What Education Does a Paramedic Need?

Paramedics need a high school diploma or equivalent and must complete a postsecondary educational program. Most states require paramedics to be licensed.

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The EMT Basic Course

The EMT Basic Course is the first step in becoming a paramedic. This course covers all of the basics of emergency medical care including CPR, First Aid, and introduces students to the EMS system.


The EMT Basic course generally lasts about 110 hours, but the actual length may vary depending on the program. The course is usually divided into two parts: classroom instruction andclinical training.

Classroom instruction typically covers topics such as emergency medical care, anatomy and physiology, and medical ethics. Students also learn how to use medical equipment and perform CPR. Clinical training gives students the opportunity to practice their skills in a real-life setting, such as a hospital or ambulance.

To become certified as an EMT Basic, students must pass an exam administered by their state’s certifying agency. Once they are certified, they are then eligible to take the National Registry of Emergency Medical Technicians (NREMT) exam. This exam is not required for every state, but it is necessary for becoming certified in some states.


There are many different types of EMT training, but the most common is the EMT Basic course. This course is typically around 120 hours long and covers the basics of emergency medical care. Students will learn how to assess and treat patients, as well as how to properly use all of the equipment that they will be working with.

After completing an EMT Basic course, students will then need to take a certification exam in order to become certified paramedics. The certification process can vary from state to state, but it typically involves passing a written exam and a skills exam. Once a person is certified, they will need to renew their certification every few years in order to stay up-to-date on the latest medical procedures and changes in equipment.

The EMT Intermediate Course

The National Highway Traffic Safety Administration (NHTSA) defines an Emergency Medical Technician (EMT) as “an individual who has satisfactorily completed a formal training program at a school, college, university, or medical institution and who is licensed or otherwise recognized by the state in which he/she practices.” An EMT-Intermediate is an individual who has completed an EMT-Basic course and a state-approved EMT-Intermediate training program.


In order to become an emergency medical technician (EMT), you must complete an accredited EMT training program. These programs typically range from six to 12 weeks in length and include both classroom and clinical instruction. Upon successful completion of an EMT program, you will be eligible to take the National Registry of Emergency Medical Technicians (NREMT) certification exam.

While most EMT programs will cover the same core topics, the specific coursework for each program may vary slightly. However, all EMT programs will include instruction in the following areas:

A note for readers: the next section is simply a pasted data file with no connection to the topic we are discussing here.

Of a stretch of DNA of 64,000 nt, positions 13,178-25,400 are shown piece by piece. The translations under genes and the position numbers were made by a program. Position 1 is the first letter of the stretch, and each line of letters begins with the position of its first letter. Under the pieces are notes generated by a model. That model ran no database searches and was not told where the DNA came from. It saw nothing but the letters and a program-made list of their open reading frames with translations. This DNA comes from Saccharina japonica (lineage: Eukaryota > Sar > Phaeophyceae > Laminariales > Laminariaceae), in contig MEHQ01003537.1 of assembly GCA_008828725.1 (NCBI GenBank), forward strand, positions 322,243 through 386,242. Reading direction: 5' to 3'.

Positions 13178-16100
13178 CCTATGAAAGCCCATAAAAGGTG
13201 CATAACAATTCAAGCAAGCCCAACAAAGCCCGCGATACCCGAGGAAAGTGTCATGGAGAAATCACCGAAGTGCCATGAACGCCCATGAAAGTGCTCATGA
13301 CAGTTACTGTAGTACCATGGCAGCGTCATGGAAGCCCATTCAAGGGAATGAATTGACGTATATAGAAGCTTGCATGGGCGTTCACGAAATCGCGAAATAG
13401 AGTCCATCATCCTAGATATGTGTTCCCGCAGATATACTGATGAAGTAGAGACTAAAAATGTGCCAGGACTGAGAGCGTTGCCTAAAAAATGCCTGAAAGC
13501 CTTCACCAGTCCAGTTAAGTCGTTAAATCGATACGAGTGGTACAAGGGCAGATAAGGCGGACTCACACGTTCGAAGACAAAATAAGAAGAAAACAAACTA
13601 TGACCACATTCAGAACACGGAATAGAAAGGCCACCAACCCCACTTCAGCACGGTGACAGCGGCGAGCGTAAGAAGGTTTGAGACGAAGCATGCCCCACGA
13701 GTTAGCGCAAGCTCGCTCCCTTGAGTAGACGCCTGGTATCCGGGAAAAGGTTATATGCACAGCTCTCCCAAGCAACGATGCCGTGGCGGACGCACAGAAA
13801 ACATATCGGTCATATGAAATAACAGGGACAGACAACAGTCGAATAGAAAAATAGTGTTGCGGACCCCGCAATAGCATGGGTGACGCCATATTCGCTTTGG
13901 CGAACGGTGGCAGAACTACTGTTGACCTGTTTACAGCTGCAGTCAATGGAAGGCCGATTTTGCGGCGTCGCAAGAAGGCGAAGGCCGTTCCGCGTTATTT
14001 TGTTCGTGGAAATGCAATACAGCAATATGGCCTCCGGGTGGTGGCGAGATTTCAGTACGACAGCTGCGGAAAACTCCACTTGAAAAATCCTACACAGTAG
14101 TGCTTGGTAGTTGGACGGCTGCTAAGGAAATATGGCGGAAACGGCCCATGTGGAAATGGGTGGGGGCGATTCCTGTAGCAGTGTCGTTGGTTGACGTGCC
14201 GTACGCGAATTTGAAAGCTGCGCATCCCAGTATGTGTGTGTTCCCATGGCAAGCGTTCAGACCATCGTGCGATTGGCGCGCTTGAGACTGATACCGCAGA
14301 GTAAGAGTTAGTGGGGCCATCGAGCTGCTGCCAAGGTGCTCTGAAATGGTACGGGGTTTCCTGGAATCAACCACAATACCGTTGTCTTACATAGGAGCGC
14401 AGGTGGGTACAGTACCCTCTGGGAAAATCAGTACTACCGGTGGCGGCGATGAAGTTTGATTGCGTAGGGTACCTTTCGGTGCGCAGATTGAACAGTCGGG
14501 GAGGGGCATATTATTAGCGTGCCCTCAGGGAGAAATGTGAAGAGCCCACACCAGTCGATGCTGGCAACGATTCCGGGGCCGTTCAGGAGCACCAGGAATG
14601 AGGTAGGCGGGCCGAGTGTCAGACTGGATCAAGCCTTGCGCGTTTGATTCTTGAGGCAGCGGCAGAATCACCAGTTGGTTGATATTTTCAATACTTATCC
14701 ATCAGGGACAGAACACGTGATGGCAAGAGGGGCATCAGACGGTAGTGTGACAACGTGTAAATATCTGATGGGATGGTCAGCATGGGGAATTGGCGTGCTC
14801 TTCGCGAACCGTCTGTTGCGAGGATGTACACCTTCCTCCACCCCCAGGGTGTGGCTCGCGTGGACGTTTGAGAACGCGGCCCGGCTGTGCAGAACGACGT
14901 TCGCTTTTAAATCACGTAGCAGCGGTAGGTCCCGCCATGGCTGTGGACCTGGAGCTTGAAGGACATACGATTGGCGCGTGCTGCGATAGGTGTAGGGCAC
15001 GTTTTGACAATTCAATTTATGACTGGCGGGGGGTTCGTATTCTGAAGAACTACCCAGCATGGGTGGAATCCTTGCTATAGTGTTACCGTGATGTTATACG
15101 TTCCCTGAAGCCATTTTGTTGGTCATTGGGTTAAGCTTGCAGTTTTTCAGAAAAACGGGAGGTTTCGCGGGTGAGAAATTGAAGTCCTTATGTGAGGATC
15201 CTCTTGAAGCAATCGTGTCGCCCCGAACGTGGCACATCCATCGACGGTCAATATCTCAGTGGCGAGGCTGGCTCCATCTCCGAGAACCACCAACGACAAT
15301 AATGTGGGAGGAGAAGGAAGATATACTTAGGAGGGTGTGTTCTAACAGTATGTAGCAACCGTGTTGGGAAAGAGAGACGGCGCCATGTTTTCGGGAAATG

-Anatomy and physiology
-Emergency medical care
-Patient assessment
-Emergency medical services operations
-Infection control
– CPR and first aid


EMT-Intermediates must complete a self-paced study program and pass a state-recognized cognitive and skills exam. Some states require EMTs to complete an accredited EMT program and achieve National Registry EMT certification before they are able to take the state’s EMT-Intermediate exam. In order to take the National Registry exam, individuals must hold current National Registry certification at the EMT level or higher.

EMT-Intermediates who wish to become Nationally Registered have two years from the date of their state registration to achieve National Registry certification. After two years, individuals must retake and pass both the state’s EMT cognitive and skills exams as well as the National Registry exam in order to maintain their national certification.

The Paramedic Course

A Paramedic is a medical professional who provides pre-hospital emergency care. They are trained to administer lifesaving treatment and transport patients to hospital for further care. In order to become a Paramedic, you will need to complete a Paramedic course.


Paramedics must complete a rigorous course of study that includes both classroom work and practical training. The exact curriculum varies from one programs to the next, but most will include the following topics:

-Anatomy and physiology
-Emergency medical procedures
-Patient assessment
-Ambulance operations
-Infection control
-Ethics and law


National and state boards certify paramedics. Some employers prefer certification from the National Registry of Emergency Medical Technicians (NREMT). Candidates must pass both a cognitive and a skills examination to earn the national certification.

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